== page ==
As COP17 enters week two, there is a palpable shift in atmosphere. Delegates from governments, industry, and NGOs set out last week with clear mission to secure specific gains. Over the course of the week, negotiations got entangled in challenges. Now, with just days left, respective parties worry that they will end up short.
Veterans of COP maintain that the Talks follow a similar pattern every year. At the outset, there is great hope, enthusiasm and a prevailing one-for-all spirit. By week two, challenges emerge -- as might be expected with such a large and diverse set of stakeholders. The waters get rough and anxiety rises. At the close of the Talks, many lofty expectations, no matter how well justified, go unmet. There is a deflating sense of failure.
Yet on the margins, there is often discernable progress. Last year, COP yielded the Cancun agreements, REDD+ and a myriad of partnership, product and industry announcements. Often, it takes time for the dust to settle before the positive outcomes become evident.
"It's typical of the way things evolve in the U.N.," says Jeff Hayward, Rainforest Alliance and COP veteran. "It's an iterative process."
As a COP rookie, it's hard to tell whether the rising anxiety tracks historic patterns, or whether it is more than usual. Throughout the day on the bustling Durban campus, there was a pervading sense of urgency. In the context of recent headlines about the blistering pace of growth for the world's greenhouse gas emissions and recent IPCC warnings on extreme weather events -- the urgency takes greater hold.
This morning, at Global Business Day, Jean-Guy Carrier, Secretary of the International Chamber of Commerce, an association of hundreds of thousands of small and mid sized businesses across 120 countries, said directly, "Businesses from all over have different things to say. But they very much agree on one thing: there is true urgency on reaching agreement."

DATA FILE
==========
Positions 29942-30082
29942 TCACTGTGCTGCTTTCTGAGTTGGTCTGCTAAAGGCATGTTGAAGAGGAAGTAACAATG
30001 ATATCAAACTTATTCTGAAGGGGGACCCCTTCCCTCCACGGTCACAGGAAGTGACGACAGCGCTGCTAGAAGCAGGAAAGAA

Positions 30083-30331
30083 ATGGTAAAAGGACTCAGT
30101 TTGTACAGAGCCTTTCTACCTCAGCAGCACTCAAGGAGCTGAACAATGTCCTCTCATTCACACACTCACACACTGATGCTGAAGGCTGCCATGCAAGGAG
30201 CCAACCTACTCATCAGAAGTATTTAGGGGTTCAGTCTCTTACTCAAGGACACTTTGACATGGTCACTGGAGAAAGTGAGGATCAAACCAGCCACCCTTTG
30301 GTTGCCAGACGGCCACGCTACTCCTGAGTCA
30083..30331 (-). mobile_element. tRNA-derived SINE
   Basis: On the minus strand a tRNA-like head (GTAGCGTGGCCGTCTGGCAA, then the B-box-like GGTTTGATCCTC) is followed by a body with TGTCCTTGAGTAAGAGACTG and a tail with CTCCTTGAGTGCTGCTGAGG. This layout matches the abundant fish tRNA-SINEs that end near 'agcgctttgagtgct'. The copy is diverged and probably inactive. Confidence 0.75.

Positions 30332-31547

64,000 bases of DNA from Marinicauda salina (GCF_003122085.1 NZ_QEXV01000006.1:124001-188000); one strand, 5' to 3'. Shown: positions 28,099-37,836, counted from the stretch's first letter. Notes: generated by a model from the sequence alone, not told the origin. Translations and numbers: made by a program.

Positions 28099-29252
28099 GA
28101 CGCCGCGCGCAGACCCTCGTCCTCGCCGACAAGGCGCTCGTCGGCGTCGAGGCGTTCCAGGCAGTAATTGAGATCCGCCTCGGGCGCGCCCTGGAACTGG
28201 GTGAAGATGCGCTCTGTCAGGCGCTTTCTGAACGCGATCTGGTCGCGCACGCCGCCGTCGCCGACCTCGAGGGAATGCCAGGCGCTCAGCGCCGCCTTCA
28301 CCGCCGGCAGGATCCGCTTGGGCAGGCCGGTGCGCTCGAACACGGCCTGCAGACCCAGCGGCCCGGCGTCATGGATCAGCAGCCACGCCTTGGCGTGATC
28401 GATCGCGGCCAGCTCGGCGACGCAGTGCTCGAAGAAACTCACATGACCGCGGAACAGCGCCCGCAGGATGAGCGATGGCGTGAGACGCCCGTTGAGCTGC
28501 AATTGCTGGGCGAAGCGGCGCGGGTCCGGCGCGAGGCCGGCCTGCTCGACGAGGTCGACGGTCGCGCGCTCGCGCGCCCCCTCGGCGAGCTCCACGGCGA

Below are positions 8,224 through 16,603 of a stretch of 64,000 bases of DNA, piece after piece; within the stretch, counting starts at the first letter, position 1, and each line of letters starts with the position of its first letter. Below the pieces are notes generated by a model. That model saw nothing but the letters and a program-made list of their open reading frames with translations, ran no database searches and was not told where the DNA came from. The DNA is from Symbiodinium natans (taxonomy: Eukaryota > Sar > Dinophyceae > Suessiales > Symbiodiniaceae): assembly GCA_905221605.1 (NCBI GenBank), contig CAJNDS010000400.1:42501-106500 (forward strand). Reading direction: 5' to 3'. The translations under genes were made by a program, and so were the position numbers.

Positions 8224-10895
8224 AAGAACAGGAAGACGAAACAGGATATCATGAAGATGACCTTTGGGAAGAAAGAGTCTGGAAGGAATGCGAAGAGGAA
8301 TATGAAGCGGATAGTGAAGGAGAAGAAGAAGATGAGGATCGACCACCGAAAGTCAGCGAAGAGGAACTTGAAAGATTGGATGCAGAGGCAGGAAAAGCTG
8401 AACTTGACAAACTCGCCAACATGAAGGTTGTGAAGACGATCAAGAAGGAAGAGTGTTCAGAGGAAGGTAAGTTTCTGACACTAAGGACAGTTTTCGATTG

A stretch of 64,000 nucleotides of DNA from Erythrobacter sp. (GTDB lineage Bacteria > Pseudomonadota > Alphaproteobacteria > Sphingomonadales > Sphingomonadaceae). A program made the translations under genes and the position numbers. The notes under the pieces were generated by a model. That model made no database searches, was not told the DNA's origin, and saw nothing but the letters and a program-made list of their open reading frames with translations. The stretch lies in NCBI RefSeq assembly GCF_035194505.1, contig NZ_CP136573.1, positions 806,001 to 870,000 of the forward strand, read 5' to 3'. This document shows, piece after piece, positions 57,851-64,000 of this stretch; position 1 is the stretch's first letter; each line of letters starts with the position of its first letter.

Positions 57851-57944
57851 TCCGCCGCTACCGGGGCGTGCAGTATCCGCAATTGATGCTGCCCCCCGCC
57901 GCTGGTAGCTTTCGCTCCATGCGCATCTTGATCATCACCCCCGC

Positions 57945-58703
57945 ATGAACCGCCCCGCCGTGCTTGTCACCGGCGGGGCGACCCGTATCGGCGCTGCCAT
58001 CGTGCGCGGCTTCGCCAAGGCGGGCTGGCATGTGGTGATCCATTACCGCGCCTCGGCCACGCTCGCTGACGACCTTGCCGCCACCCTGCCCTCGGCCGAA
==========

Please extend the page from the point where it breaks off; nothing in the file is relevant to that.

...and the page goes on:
Jim Leape, Director General of World Wildlife Fund, had a more emphatic message: "We're not done here. This process is too important given its inclusion of the most vulnerable countries to let the actions of a few governments impede progress. The fact that we will ultimately need a fair, ambitious and binding agreement to tackle the threat of climate change has and will not change."
Ironically, those closest to the negotiations appear less agitated. John Pershing, the U.S. Deputy Envoy, is professorial in his glasses, beard and resonant voice. He is also arrestingly articulate.
In answer to questions, he starts with a signature "Thank you very much." He then swiftly delivers an authoritative response that seems complete at first blush, but upon further consideration, quite indefinite. As an American, he's the ace debate team captain you want on your team. As a climate change advocate, you don't know what to think. You're not quite clear on Pershing's point-of-view.
As an international negotiator, Pershing's role requires that he maintain a diplomatic, measured posture. Yet the communication vagaries feed anxiety.
COP veterans suggest the talks can intensify in the final hours or decelerate to an anticlimactic hum. Given today's agitation, it sure feels like COP17 is heating up.
Photo CC-licensed by UNFCCC.